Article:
2019年08月26日 00:57:51|来源:国际在线|编辑:光明频道
It starts when people try something different-Pepsi instead of Coca-Cola, a blue tie instead of the old red one-and find that something good happens. 在一旦尝试了新东西――百事可乐替代可口可乐,用蓝领带替代旧的红领带――之后有好事发生,很多人就会变得迷信起来。 Soon, without realizing it, someone who wouldn#39;t think twice about, say, walking under a ladder or traveling on Friday the 13th begins to associate their new behavior with good luck-and starts reaching for the Pepsi again and again. 那些人虽然毫不介意走在梯子下面、不介意在恰逢13号的周五这天出远门,但他们很快也开始不自觉地将好运气和这些新行为相关联,然后就一听接着一听地喝起了百事可乐。 Such #39;conditioned superstitions#39; can develop when people believe there is something they can do to control a situation, despite there being no rational reason to think so, says Gita Johar, a professor of business at Columbia University who recently co-wrote a paper on the phenomenon. Recent research shows that superstitions that increase the illusion of control can help people find meaning and psychological comfort-and in some cases, even boost performance. 哥伦比亚大学(Columbia University)商业教授乔哈尔(Gita Johar)说,如果人们在没有合理依据的情况下相信他们可以通过做某些事来控制某一局面,这种“条件性迷信”(conditioned superstition) 就产生了。乔哈尔近期曾就这一现象与人合写了一篇论文。近期研究显示,这种能强化控制幻觉的迷信能够帮助人们找到事情的意义,获得心理安慰,有时甚至能提升业绩。 People who have both a high need for control and a sense of helplessness in a given situation-such as the straight-A perfectionist who didn#39;t have time to study for an exam-are the most likely to succumb to conditioned superstition, researchers say. 研究人员说,那些特别想要控制局面同时又在特定情境下感到无能为力的人――比如一个要求成绩全A、但又没时间复习考试的完美主义者――最有可能受到“条件性迷信”的影响。 And while such superstitions can be broken, says Dr. Johar, it often takes a lot of negative evidence before people are willing to part with their lucky rituals. That#39;s because they #39;provide some sort of a hedge against uncertainty,#39; says Eric Hamerman, an assistant professor of marketing at Tulane University#39;s Freeman School of Business who, with Dr. Johar, co-wrote the study, published in October in the Journal of Consumer Research. 乔哈尔说,尽管这类迷信可以破除,但人们通常需要看到大量的负面据,才愿意和那些被认为给他们带来好运的做法分道扬镳。图兰大学(Tulane University)弗里曼商学院(Freeman School of Business)市场营销副教授哈默曼(Eric Hamerman)说,这是因为这些迷信为人们树立起一堵抵御不确定性侵扰的围 。他与乔哈尔合着的研究论文发表在了10月份的《消费者研究》(Journal of Consumer Research)杂志上。 In their experiment, Drs. Johar and Hamerman had 275 participants play the game #39;rock, paper, scissors#39; against a computer-10 series with their right hand and 10 with their left. Unbeknownst to the participants, the computer program manipulated the results to make some people fare better with their left. When given the chance to choose which hand to use for the final matches, more than three-quarters of those playing the rigged game chose the hand that #39;caused#39; them to win more. 在他们的实验中,乔哈尔和哈默曼邀请了275名参与者与一台电脑玩“石头、剪刀、布”的游戏,每人用左、右手各玩10次。而受试者并不知道,电脑程序对游戏结果进行了操控,让某些人用左手玩的时候能更胜一筹。在最后的比赛中,受试者可以选择使用哪只手来参赛,结果超过四分之三的人选择用那只让他们赢得更多轮比赛的手。 If asked, few participants would say they consciously decided to choose the left hand because they thought it would make them lucky. However, their behavior suggests they conditioned themselves to make the connection, say the researchers. 研究人员说,在被问及原因时,很少有受试者会说他们是有意选择了更走运的左手,但他们的行为说明他们条件性地在二者间建立了因果关系。 The phenomenon of conditioned superstition is common enough that entire advertising campaigns have been built around it, says Dr. Hamerman. A recent Bud Light commercial, for example, has a fan forcing down a terrible-tasting veggie burger because his team won the last time he did so. 哈默曼说,“条件性迷信”现象的存在之广,足以让广告活动都围绕它展开。比如百威淡啤最近的一则广告中,一个球迷吃着难以下咽的素食汉堡,只因为上一次他吃这种汉堡的时候他的球队赢了。 Mary Pfister, a 20-year-old sophomore at Saint Louis University, wears her Chicago Blackhawks shirt for each game. The hockey team won big the first time she wore it this season. She once made a 15-minute trip, out of her way, back home to get it for game time. The Blackhawks have lost once while she was wearing her shirt-the only time she didn#39;t watch the game. The connection may be #39;all in her head,#39; she says, but it gives her peace of mind. 路易斯大学(Saint Louis University)的20岁大二学生菲斯特(Mary Pfister)每次看芝加哥黑鹰队的比赛时都会穿上球队的队。本赛季她第一次穿上那件衣时,该曲棍球队大比分获胜。有次她还特意花15分钟绕道回家去拿这件衣以备在比赛时间穿上。在她穿着那件衣时,黑鹰队输过一次比赛,那也是她唯一一次没有看比赛。她说,也许我是在异想天开,但这么一来我每次都能安心不少。 In their recently published experiment, Drs. Johar and Hamerman found they could reduce people#39;s superstitious behavior by reminding them of their positive traits, a technique psychologists call #39;self-affirmation.#39; In the study, people who were asked to write about times they had shown compassion later exhibited less superstitious behavior than those who had just been given a survey. 在乔哈尔和哈默曼最近发表的一篇研究中,他们发现可以通过提醒人们想起自己的优秀品质,来削弱他们的迷信倾向,这是一种被心理学家称作“自我肯定”的方法。在研究中,一些人先被要求写下能体现出自己富有同情心的经历,在随后的调查中,这些人比直接受调查者的迷信程度要小了许多。 All participants in the study answered obscure trivia questions on both blue and green computer backgrounds and were told, regardless of their actual score, that they performed better when answering questions presented on the green screen. When asked to choose the screen color for the final task, those who had been primed to remember their virtuous acts were less likely to choose the #39;lucky#39; green background. 全部受试者分别在蓝、绿色背景的电脑上回答了一些不起眼的小问题,并被告知(无论真实成绩如何)他们在绿色屏幕的那台电脑上的答题得分更高。当被问到想用什么颜色的屏幕来完成最终任务时,那些先前被提醒过自己所做善举的人们较不太会选择“幸运的”绿色背景。 Reminding people of their good traits makes them more emotionally secure, says Claude Steele, an early researcher into the psychology of self-affirmation and now a dean in Stanford University#39;s graduate school of education. #39;If I feel secure that I am a good person, I can be more open to threat in general, and that makes me less needful of being superstitious,#39; he adds. It isn#39;t that people no longer think their team will lose, or that they#39;ll fail a test, he says. Instead, self-affirmation makes them more psychologically resilient, and helps them realize they can cope even if something bad happens. 斯坦福大学教育研究生院院长斯蒂尔(Claude Steele)对自我肯定进行过早期心理学研究,他说提醒人们牢记自己的优秀品质能够让他们心里更有安全感。如果我确信自己是一个优秀的人,总体而言我可以更加勇敢地面对威胁,进而就更无须靠迷信来帮忙。他补充道,并不是说人们这样就坚信球队获胜或者考试通过。而是说自我肯定能够增强他们的心理抵抗力,帮助他们意识到即便有什么不好的事情发生,自己也能应付得了。 Still, for people under pressure to compete or perform, superstitious behavior can create a placebo effect that can improve the outcome. Since the age of 15, Maria Fabregat Farran, a 20-year-old student at the Autonomous University of Barcelona, has always worn a red bracelet while taking exams. #39;My mom gave it to me and said it was lucky, and wearing it makes me more relaxed,#39; she says. #39;I think it helps me on tests.#39; 尽管如此,如果人们肩负着竞争或尽力表现的压力,迷信行为可以催生出一种安慰剂效应(placebo effect),让他们的表现更加出色。巴塞罗那自治大学(Autonomous University of Barcelona)的20岁学生法兰(Maria Fabregat Farran)从15岁开始,每次考试都会带上一个红色的手镯。她说:我妈妈给我这个手镯,告诉我它有福气,戴着它我更放松。我觉得它能帮助我应对考试。 In a 2010 experiment published in Psychological Science, golfers sank 35% more putts when playing with a ball they were told was #39;lucky.#39; Sports teams from Little League to the pros are rife with players who practice a ritual or carry a charm they believe will boost their performance. Michael Jordan, for one, was famous for wearing his lucky college basketball shorts under his NBA ones. 据《心理科学》(Psychological Science)杂志2010年发表的一篇研究报告称,当高尔夫球手在被告知所用之球能带来好运时,他们的击球入洞率上升了35%。无论是职业球手还是美国少年棒球联合会(Little League)的小队员,都流行在比赛前举行祈福仪式或佩带一块护身符,因为相信这会让他们有更好的表现。篮球巨星乔丹(Michael Jordan)也有一个众所周知的习惯,那就是每次比赛都将他的幸运大学篮球短裤穿在NBA队的里面。 While conditioned superstitions affect personal behavior, cultural ones can impact the market at large. Some 10,000 fewer people fly on Friday the 13th, and U.S. businesses generate less revenue on those days compared with other Fridays, since some people don#39;t want to travel, work or make purchases, says Thomas Kramer, an associate professor of marketing at the University of South Carolina#39;s Moore School of Business. “条件性迷信”会影响个人行为,而文化迷信则会更广泛地影响着市场。南卡罗莱纳大学(University of South Carolina)尔商学院(Moore School of Business)市场营销副教授克雷默(Thomas Kramer)说,如果13号恰逢星期五,这天的航空出行乘客会减少约10,000人,这一天美国企业的创收也较其它周五要少,因为一些人在这一天不会出远门、工作或者购物。 In a study published in the Journal of Consumer Research in 2008, Dr. Kramer asked 95 students to write down their associations with either Friday the 13th or an innocuous day before answering questions about gambling decisions. His finding: After thinking about Friday the 13th, compared with a random day, participants became more risk-averse. #39;They were willing to forgo a gamble with a larger payoff in favor of a lower gamble with assured value,#39; he says. 在2008年《消费者研究》上发表的一篇研究中,克雷默让95名学生参与一场游戏,并在回答问题之前,让一部份人用纸笔把自己与恰逢星期五的13号联想起来,另一部份人则随便写下一个不晦气的日子。他发现:思索过13号周五的受试者比其他受试者的避险倾向更强。他说,相比一个高风险高回报的大赌,他们更倾向于有确定收益的小赌。 /201312/268157It is a quandary every couple with children eventually faces: Should we fight in front of the kids?对有孩子的夫妻终将面临这样的问题:我们该不该在孩子面前吵架?The answer is complicated. Child psychologists who study the issue tend to say yes -- if parents can manage to argue in a healthy way. That means disagreeing respectfully and avoiding name-calling, insults, dredging up past infractions or storming off in anger, for starters.不是那么简单。研究这个问题的儿童心理学家往往会回答“该”──如果父母能够做到合理争吵的话。合理争吵,首先是求同存异,并避免扣帽子、侮辱对方、提旧事或发飙。#39;Kids are going to have disagreements with their friends, their peers, co-workers, #39; says Patrick Davies, a professor of psychology at the University of Rochester. #39;If they don#39;t witness disagreements and how they are handled in constructive ways, they are not well-equipped to go out into the world and address inevitable conflict.#39;罗切斯特大学(University of Rochester)心理学教授帕特里克·戴维斯(Patrick Davies)说:“孩子们将会跟他们的朋友、同伴、同事产生分歧,如果他们没有见过分歧以及分歧的建设性处理方式,那么他们就不能做好足够的准备去闯荡世界,去处理不可避免的冲突。”Dr. Davies and fellow researchers found that #39;constructive#39; marital conflict was associated with an increase in children#39;s emotional security, in their study of 235 families with children ages 5 to 7 published in 2009 in the Journal of Child Psychology and Psychiatry. Other studies have linked constructive marital conflict with the healthy development of children#39;s problem-solving and coping skills and even happiness.戴维斯士和其他一些研究人员研究了235户有五到七岁孩子的家庭,研究结果于2009年发表在《儿童心理学和精神病学杂志》(Journal of Child Psychology and Psychiatry)上。他们发现,“建设性”的婚内冲突与儿童情绪安全感的增加存在关联。其他一些研究也曾发现,建设性婚内冲突与儿童问题解决与应对能力、甚至幸福感的健康发展之间存在关联。A growing awareness of how and where to fight with a spouse when kids are involved is being spurred in part by a proliferation of research linking children#39;s exposure to a lot of unhealthy marital conflict -- characterized by hostility, threats and insults -- with a greater risk of anxiety disorders, depression and behavior problems. Also, a generation of young parents who grew up as kids of divorce in the 1970s and 1980s are now scrutinizing how their parents fought. Some vow to do things differently with their own progeny.在牵扯到孩子的时候怎样与配偶争吵、在哪里争吵的问题之所以越来越受重视,原因之一就在于许多研究发现,儿童经受过大量不健康婚内冲突(以敌对、威胁、侮辱为特点)与焦虑症、抑郁症、行为问题风险增加之间存在关联。另外,20世纪70年代、80年代成长于离婚家庭的年轻一代父母现在也在探究他们上一辈的争吵方式。一些人发誓将以不同的方式对待自己的后代。Even infants can be affected by angry disagreements -- even when they#39;re asleep. A study published in May in the journal Psychological Science took 24 babies from 6- to 12-months-old and exposed them to various tones of voice (very angry, mildly angry, happy and neutral) while they were lying asleep in an fMRI scanner. Those infants in families with higher levels of conflict between spouses had elevated responses in parts of the brain associated with reactions to stress and emotion regulation when exposed to the very angry voices during the study. Babies #39;are still sensitive to things even when they#39;re asleep, #39; says Alice Graham, a doctoral candidate in psychology at the University of Oregon and lead author of the study. #39;The idea of it being a time to let loose when infants are asleep is probably not accurate.#39;甚至婴儿都有可能受到愤怒争吵的影响──哪怕是在睡着的时候。今年5月《心理科学》(Psychological Science)上发表了一项研究的论文,该研究选取了24名六至12个月大的婴儿,把他们放在功能性磁共振成像扫描仪里面,在他们睡着的时候将他们暴露于各种语调(非常愤怒的、比较愤怒的、快乐的、中性的)之中。在夫妻冲突程度更高的家庭中,婴儿大脑与应激反应和情绪管理有关的区域在研究期间暴露于非常愤怒的声音时反应更大。论文牵头作者、俄勒冈大学(University of Oregon)心理学士生艾丽丝·格雷厄姆(Alice Graham)说:“即便是在睡着的时候,婴儿对事物也是敏感的。认为在婴儿睡着时可以随心所欲的观点恐怕是不准确的。”Still, beyond universal agreement against physical confrontation, opinions vary on the right approach. Some experts say parents should keep arguments away from children because it#39;s just too hard to fight well. #39;If [parents] are going to have disagreements, they should do that in private as much as possible, #39; says Thomas McInerny, president of the American Academy of Pediatrics. #39;It is the rare instance when [couples] can keep it rational and keep it calm.#39;但在普遍赞同不要搞肢体冲突之外,对于应该怎样争吵,大家各有各的看法。有些专家说,父母不应在孩子面前吵架,因为把架吵好真的很难做到。美国儿科学会(American Academy of Pediatrics)会长托马斯·麦金纳尼(Thomas McInerny)说:“如果(父母)之间要发生争论,那么他们就应该尽量私下进行。在争论时是很难保持理性、保持平静的。”How to keep things from getting too heated for little eyes and ears? Child psychologist Kirsten Cullen Sharma suggests that parents agree in advance on an anger cutoff point for arguments. On an anger scale of one to 10, she asks individuals to define the number when they feel they start to yell, curse or generally lose control. (For one person, it could be a five. For another, it could be a seven.) During a disagreement, when Mom or Dad hits the cutoff number, the couple tables the argument to a time when the kids are asleep or aren#39;t around. Either party can say when the other person has reached that limit.怎样防止火药味在幼小的眼睛和耳朵面前变得过于浓重?儿童心理学家科尔斯滕·卡伦(Kirsten Cullen)提议,父母亲应当事先讲好在愤怒情绪达到什么程度时停止争吵。她要求人们按10分制给自己的愤怒程度打分,确定在达到哪个分数的时候,他们觉得就要开始吼叫、咒骂,或者宽泛地说是要失去控制。(这个人可能是五,那个人可能是七。)争论期间,当妈妈或爸爸的愤怒程度达到应该停止争吵的那个数字时,两人就把这次争吵推到孩子睡着的时候或不在身边的时候。不管是哪一个人达到了这个极限,对方都可以指出。#39;One of the great skills parents can offer their children is conflict resolution. That helps [kids] in their future relationships, #39; says Dr. Cullen Sharma, co-director of the early childhood clinical service at the Child Study Center at NYU Langone Medical Center.纽约大学朗格尼医学中心(NYU Langone Medical Center)儿童研究中心(Child Study Center)负责幼儿临床务的联席主任卡伦·夏尔玛(Cullen Sharma)说:“冲突的化解是父母能给孩子的好技能之一。这有利于孩子将来的人际关系。”Caroline Rheinfrank and Chopper Bernet have an unofficial five-minute time limit for disagreements in front of their three children, ages 15, 14 and 11. #39;Now that they are older, they comprehend more, #39; says Ms. Rheinfrank, a stay-at-home mother in Los Angeles. Or as Mr. Bernet, an actor, explains, #39;Parents need timeouts, too.#39; The couple also tries to prevent potential blowups by cutting each other extra slack during times with high bicker potential, including while in the car and just before dinner.洛杉矶的卡罗琳·莱因弗兰克(Caroline Rheinfrank)和乔珀·贝尼特(Chopper Bernet)有三个孩子,分别是15岁、14岁和11岁,莱因弗兰克是一位全职太太,贝尼特是一名演员。两人之间对于在孩子面前的争吵有一个不成文的五分钟限制。莱因弗兰克说:“他们长大了,所以懂得更多了。”或者像贝尼特所说的,“当父母的也需要叫暂停”。在吵架可能性较高的时候(包括开车时或晚饭前),夫妻两人还会多宽容对方一些,以防发火。Parents should use their kids#39; reaction during a fight as a guide, experts say. A crying child is an obvious sign to end an argument. But there are more subtle cues that a kid is distressed, Dr. Davies says. #39;When they start freezing, they are stuck still for a few seconds, that is a really negative sign that they feel like they are in extreme danger, #39; he says. Other kids tend to #39;slump over, lethargic, and look like they are sort of depressed.#39;专家说,父母在争吵期间应当以孩子的反应为指引。孩子哭泣,是明白无误地说明应该要停止争吵。但戴维斯士说,有些更加细微的迹象也说明孩子情绪不好。他说:“当他们开始发愣,愣上几秒钟,那其实是一种负面征兆,说明他们觉得自己是处在一种极度的危险之中。”他说,另一些孩子往往是“没精打采地一屁股坐下,像是有些抑郁一样”。Some kids misbehave to try to distract parents from the conflict. Other children attempt to insert themselves and try to mediate or take sides. All of these are signs that an argument needs to be put on hold, Dr. Davies says.有些孩子通过胡作非为来转移父母注意力以结束冲突。有些孩子则是试图介入争吵,希望调解或站队。戴维斯士说,这些都说明争吵应当暂停。It is not OK to drag kids into a parental fight or encourage them to take sides, Dr. Cullen Sharma says. And don#39;t be fooled if a teen appears nonchalant about his parents#39; below-the-belt fighting: #39;They roll their eyes, but that does not make it less painful, #39; says Alan E. Kazdin, director of the Yale Parenting Center and a professor of psychology and child psychiatry at Yale University.卡伦·夏尔玛士说,把孩子拖入父母的争吵当中或鼓励他们站队,都是不可以的。另外,在十几岁的孩子看上去对父母亲的过火争吵显得漠不关心的时候,不要被表象蒙蔽了。耶鲁大学(Yale University)心理学与儿童精神病学教授、耶鲁育儿研究中心(Yale Parenting Center)主任艾伦·卡兹丁(Alan E. Kazdin)说:“他们翻白眼,但这样做并不能减轻痛苦。”Making sure kids see some kind of resolution to the argument is crucial, Dr. Kazdin says. #39;Is there a nice makeup period and mundane chatter? Routine kind of banter will greatly alleviate the child#39;s anxiety, #39; he says. This doesn#39;t mean that the conflict has to be solved. You may just decide to settle it later or agree to disagree. And even more critical, Dr. Kazdin says, is what goes on in the marital relationship during non-conflict times. #39;The proportion of fighting to affectionate talk is the issue, #39; he says.卡兹丁士说,确保让孩子看到争论得到了某种形式的解决,是至关重要的。他说:“有没有一个很好的和好时间段,有没有拉家常?有个固定的说笑和解程序将会大大减轻孩子的焦虑感。”这并不是说冲突一定要解决,你们完全可以决定以后解决或求同存异。卡兹丁士说,更加重要的是非冲突时期的婚姻关系。他说:“关键在于争吵相对于温馨谈话的比例。”Georgi and Rick Silverman have decided not to hide arguments -- often about the division of household labor or Mr. Silverman#39;s weekend sports viewing -- from their kids, ages 9 and 3. But they also make sure the children see them make up. #39;We#39;ll hold hands and he#39;ll hug me and we#39;ll say we love each other, #39; says Ms. Silverman, a stay-at-home mother in Houston. #39;Even if I#39;m a little upset, I want the kids to know, #39;I still love your Mom and I#39;m not going anywhere, #39; #39; says Mr. Silverman, the chief financial officer of a facilities-maintenance business, whose parents divorced when he was 13.休斯敦的杰奥尔吉·西尔弗曼(Georgi Silverman)和里克·西尔弗曼(Rick Silverman)已经决定不对九岁、三岁的两个孩子隐瞒争吵(常常是关于谁做家务或里克周末看体育比赛的事情)。但他们也会确保孩子们看到他们和好。杰奥尔吉是一位全职母亲,里克是一家设备维修公司的首席财务长,13岁的时候父母就离婚了。杰奥尔吉说:“我们会手拉手,他会拥抱我,我们会说我们爱着对方。”里克说:“我即使有些不高兴,也要让孩子知道‘我仍然爱着你们的妈妈,哪里也不会去’。”Bottling up anger and giving a spouse the cold shoulder when the kids are around can end up making things worse. The silent treatment is actually more distressing for kids than a healthy argument, Dr. Davies says. #39;Kids pick up on that. But they don#39;t know what is going on, #39; he says, adding that children may think the fight -- and its potential consequences -- are much worse than they actually are.在孩子面前压住怒火给配偶冷脸,可能会使情况变得更糟。戴维斯士说,打冷战实际上比合理争吵更让孩子不安。他说,“孩子们会注意到,只是不知道是怎么回事。”他还说,这样的话,孩子们对争吵及其潜在后果的判断可能比实际情况严重得多。 /201310/261912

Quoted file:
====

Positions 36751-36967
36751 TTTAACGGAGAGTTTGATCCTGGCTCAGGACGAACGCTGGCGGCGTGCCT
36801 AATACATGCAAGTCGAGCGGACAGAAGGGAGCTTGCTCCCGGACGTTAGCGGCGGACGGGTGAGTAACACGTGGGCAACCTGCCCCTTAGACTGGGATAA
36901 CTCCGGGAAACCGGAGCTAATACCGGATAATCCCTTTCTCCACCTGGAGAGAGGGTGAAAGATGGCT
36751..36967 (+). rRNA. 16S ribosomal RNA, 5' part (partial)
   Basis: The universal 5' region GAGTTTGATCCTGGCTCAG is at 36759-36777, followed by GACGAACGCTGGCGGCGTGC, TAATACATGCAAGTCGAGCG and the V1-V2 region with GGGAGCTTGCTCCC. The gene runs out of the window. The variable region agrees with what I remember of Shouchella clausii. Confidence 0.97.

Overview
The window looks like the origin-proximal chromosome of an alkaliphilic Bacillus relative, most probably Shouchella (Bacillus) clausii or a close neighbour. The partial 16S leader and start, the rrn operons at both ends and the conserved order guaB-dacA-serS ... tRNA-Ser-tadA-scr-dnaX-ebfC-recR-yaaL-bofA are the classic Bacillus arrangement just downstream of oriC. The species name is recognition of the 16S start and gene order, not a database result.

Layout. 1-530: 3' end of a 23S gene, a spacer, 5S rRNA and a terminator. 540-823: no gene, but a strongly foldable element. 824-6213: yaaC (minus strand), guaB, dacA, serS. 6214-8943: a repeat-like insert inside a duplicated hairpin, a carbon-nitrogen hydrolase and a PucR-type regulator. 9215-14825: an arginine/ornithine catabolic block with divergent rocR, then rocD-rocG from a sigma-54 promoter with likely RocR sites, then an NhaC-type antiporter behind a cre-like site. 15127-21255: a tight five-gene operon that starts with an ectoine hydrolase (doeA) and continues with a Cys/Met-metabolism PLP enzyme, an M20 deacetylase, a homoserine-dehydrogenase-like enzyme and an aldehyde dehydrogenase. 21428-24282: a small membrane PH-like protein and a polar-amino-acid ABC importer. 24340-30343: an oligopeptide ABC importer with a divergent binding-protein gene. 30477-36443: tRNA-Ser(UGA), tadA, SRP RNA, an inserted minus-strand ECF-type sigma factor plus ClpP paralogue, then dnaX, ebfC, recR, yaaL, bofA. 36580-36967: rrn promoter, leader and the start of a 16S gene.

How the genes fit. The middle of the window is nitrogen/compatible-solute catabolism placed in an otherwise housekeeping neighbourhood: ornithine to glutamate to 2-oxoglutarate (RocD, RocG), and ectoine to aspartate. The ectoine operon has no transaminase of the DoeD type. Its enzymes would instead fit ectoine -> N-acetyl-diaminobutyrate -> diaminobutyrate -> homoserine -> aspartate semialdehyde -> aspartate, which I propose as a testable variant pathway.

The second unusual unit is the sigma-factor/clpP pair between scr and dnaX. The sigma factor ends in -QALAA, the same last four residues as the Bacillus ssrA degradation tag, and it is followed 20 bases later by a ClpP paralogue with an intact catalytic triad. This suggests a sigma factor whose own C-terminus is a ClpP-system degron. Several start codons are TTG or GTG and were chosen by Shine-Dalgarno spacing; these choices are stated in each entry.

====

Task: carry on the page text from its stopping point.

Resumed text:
It wasn#39;t rocket science, but it sure was clever.虽不是火箭科学,但这位爸爸的做法可说极具生活智慧。To get his four-year-old daughter to sleep, atomic physicist Benjamin Ames pulled out Adelaide#39;s pink guitar, and recorded the two of them singing a duet.本杰明·艾姆斯是一位原子物理学家。为了哄四岁的小女儿阿德莱德入睡,他弹起女儿的粉红色小吉他,录下了父女俩的二重唱。It worked.他成功了。On the night of September 17, fireworks were going off for a celebration in Austria, Ames explained to Yahoo News. Adelaide couldn#39;t sleep. Even after the noise had stopped, Adelaide thought she still heard the explosions.艾姆斯对雅虎新闻解释了事情原委:9月17日,奥地利举国为庆祝节日,在夜间鸣放烟花。阿德莱德直到烟花爆炸声停止还无法入睡,她觉得轰隆隆的爆炸声犹在耳边。To distract her, quick-thinking Dad pulled out the child#39;s instrument.为了转移女儿的注意力,聪明的爸爸拿出了她的小吉他。The resulting three minutes of their stop-and-go rendition of “Tonight You Belong to Me” includes dramatic pauses where the songstress commands silence for the fireworks she keeps thinking she hears.这段父女俩演绎的三分钟的歌曲《今夜你属于我》时断时续——因为小歌星会时不时喊停,等她耳中不断回响的烟火爆炸声过去。The finale features Adelaide belting out her part with some nice dramatic touches, so be sure to watch until the end.歌曲尾声部分,小歌星飙歌表现不俗,所以建议大家一定要看到最后哦。Ames, who thought the performance was endearing, posted it to YouTube. Others agreed: The adorable daddy-and-daughter duet now has more than 180,000 views.艾姆斯将这段超有爱的视频发布到了YouTube上。观众们纷纷被感染了:可爱的父女二重唱至今已获得了超过18万的收视率。“It obviously resonated with me,” the 32-year-old American Ph.D. student at the University of Innsbruck told Yahoo News. ”I still look at it and I see the beauty in it, but it surprises me that others like it so much.”“这段视频的确让我感受到了心灵的共鸣。” 32岁的艾姆斯正在斯布鲁克大学攻读士学位,他对雅虎新闻表示说:“这个视频能引起我的共鸣,我现在看这个视频,我在里面都能看到了美好,很惊喜发现别人也这么喜欢这个视频。”The physicist definitely has a fun side. Last year the science whiz won Alan Alda#39;s “Flame Challenge,” to explain a flame to an 11-year-old — which he did with an animated .这位物理学家的确是一位有童心的爸爸。去年他通过制作动画视频成功的向一个11岁的儿童解释了什么是火焰,从而在艾伦·艾尔达(美国知名导演)的“火焰挑战赛”中获胜。 /201309/258326